But if the question is whether there is an OTT rub-off effect that the traditional publisher can leverage upon, I would be inclined to say yes, given that these publishers do have truck-loads of quality content (and the ability to produce such content) which can be consolidated behind free sign-on access and this, immediately offers two exciting opportunities to the publisher – one being the ability to build the post-cookie solution and two, the ability to monetize premium viewership at a higher yield.
At present, such video content is playing freely across article pages which certainly is baseline but in addition to this, there would be videos that play behind the walls of premium article content as well which can be monetized at a higher rate. With enough scale, the demand partner & monetization strategies outside and inside the wall would be markedly different as well. In short, there is a definite opportunity and as I said earlier, the baseline to that is creating high-quality content to play alongside articles in as much contextual manner as possible.
Aditya – Do you believe that Publishers in Singapore (or South East Asia in general) today have a global presence similar to say a New York Times / Economist / Guardian? What suggestions would you give to aspiring Publishers in Singapore (or South East Asia in general) to get there?
Hari – The short answer would be a No given the cultural and linguistic diversity in SEA that calls for well-defined homegrown publications to feed the home market. Any global presence of publishers from here would be to serve the diaspora in those global markets and quite obviously so. I would say that the content consumption propensity originating from here into global out shadows the inbound propensity originating from global markets. The premium publishers you mentioned are truly global publications that serve a certain kind of premium audience and in that sense, they appeal to that homogenous audience bucket transcending geo barriers. But in my knowledge at least, there isn’t a need factor of global audiences that could be addressed by publishers in the SEA region on a sustained basis. That said, there could be some niches like Financial markets that can court a global audience but they will remain niches.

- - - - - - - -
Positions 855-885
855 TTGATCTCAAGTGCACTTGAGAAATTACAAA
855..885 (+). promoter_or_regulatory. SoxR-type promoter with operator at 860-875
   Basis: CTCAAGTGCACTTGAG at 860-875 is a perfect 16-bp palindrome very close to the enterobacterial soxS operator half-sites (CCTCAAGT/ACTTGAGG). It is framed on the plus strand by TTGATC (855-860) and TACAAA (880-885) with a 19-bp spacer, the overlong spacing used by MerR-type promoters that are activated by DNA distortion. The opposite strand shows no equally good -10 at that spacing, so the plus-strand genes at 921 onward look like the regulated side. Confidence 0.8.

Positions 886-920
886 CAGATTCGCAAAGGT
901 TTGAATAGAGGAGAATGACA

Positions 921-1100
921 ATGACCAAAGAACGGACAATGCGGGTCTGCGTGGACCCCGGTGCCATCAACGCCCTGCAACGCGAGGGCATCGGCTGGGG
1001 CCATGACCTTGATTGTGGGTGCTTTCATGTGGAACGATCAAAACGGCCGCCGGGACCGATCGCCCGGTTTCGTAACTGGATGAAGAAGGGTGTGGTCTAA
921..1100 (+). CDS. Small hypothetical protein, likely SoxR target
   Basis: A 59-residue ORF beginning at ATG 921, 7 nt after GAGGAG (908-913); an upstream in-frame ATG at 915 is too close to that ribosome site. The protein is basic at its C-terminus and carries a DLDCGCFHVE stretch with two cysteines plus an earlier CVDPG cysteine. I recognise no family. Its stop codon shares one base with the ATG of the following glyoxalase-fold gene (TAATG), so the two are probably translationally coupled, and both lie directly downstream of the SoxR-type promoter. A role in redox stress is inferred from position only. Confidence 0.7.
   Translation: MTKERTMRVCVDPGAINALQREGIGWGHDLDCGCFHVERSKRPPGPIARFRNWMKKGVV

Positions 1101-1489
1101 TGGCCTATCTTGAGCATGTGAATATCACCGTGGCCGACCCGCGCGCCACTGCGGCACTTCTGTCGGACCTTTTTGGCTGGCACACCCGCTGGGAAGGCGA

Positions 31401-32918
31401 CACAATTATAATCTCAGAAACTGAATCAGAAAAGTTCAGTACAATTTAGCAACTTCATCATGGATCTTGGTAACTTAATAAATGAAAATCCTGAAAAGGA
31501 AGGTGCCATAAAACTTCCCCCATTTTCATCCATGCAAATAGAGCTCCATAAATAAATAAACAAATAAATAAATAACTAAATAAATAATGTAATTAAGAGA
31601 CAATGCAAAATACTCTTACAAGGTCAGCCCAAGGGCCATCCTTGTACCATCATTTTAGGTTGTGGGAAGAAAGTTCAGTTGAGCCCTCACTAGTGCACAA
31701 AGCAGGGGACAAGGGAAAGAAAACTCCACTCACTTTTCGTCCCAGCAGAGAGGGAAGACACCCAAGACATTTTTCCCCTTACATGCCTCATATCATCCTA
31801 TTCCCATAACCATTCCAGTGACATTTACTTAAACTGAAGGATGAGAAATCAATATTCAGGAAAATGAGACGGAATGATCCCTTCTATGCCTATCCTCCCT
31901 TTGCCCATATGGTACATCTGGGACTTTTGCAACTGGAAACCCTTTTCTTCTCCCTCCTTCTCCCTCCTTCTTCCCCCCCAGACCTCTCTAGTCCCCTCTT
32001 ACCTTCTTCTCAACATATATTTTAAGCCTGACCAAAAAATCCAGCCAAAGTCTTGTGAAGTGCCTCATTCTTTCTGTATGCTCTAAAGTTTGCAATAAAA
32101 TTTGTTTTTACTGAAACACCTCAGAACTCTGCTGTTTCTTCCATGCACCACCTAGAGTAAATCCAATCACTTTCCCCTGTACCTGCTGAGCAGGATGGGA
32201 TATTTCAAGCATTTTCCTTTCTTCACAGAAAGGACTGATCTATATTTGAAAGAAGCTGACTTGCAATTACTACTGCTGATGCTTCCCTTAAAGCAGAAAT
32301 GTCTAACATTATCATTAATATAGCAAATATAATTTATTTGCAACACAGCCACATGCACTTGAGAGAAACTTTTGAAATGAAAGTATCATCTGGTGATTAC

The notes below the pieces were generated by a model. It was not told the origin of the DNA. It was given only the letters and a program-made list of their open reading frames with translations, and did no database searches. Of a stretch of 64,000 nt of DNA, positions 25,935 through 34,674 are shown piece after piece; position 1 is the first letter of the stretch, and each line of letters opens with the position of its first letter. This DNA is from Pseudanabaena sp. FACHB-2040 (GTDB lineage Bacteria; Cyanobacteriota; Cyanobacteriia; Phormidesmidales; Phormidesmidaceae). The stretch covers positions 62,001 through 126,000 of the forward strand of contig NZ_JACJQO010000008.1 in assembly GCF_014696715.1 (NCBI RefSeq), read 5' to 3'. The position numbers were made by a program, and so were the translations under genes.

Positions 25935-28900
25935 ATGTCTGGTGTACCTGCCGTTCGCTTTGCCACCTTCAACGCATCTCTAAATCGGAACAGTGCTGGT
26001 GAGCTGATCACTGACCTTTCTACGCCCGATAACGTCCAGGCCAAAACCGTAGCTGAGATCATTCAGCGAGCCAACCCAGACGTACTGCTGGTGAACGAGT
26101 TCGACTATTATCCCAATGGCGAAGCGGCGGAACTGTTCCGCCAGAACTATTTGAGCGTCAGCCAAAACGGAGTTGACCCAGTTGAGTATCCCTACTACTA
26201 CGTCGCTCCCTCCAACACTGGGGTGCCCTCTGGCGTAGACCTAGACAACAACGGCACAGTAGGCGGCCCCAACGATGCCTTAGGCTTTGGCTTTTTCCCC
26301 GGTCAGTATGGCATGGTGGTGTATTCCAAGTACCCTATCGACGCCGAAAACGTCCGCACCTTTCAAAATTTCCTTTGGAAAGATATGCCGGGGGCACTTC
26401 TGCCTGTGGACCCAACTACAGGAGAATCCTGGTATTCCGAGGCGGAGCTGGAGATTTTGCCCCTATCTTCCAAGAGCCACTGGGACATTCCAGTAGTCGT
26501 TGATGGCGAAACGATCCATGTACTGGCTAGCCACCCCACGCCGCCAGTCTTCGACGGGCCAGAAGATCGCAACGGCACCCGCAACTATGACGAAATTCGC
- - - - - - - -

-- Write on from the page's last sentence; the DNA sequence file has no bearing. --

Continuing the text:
Aditya – What would be your top three recommendations for Publishers as they try to get through COVID-19 and beyond?
Hari – I would say top 4 and those are:
- Embrace programmatic wholeheartedly
- Embark upon the data journey without further ado
- Create and grow premium video inventory
- Innovate constantly – to grow addressable inventory and to minimize unsold inventory
Aditya – Any other question / comment from your side.
Hari – I believe it is the collective responsibility of the open web – publishers, ad tech vendors, buy/sell-side platforms, creative platforms, the eco-system – to create a climate that is conducive for buyers to invest more outside the walled gardens. Revenue pressure is a given for everyone and for the publishers, there is a significant dependency on the duopoly for revenue; but as the industry is now being cajoled and coaxed into the unified id thinking, this presents a great opportunity for the open web to usher in that climate that should eventually see more dollars migrating from within the walls to the open web.
The few thoughts I shared above are all with this objective in mind and that is what I hope to see transpire too. I do hope to see solutions like the UID2 from TTD gathering critical adoption and allowing the open eco-system to grow & thrive.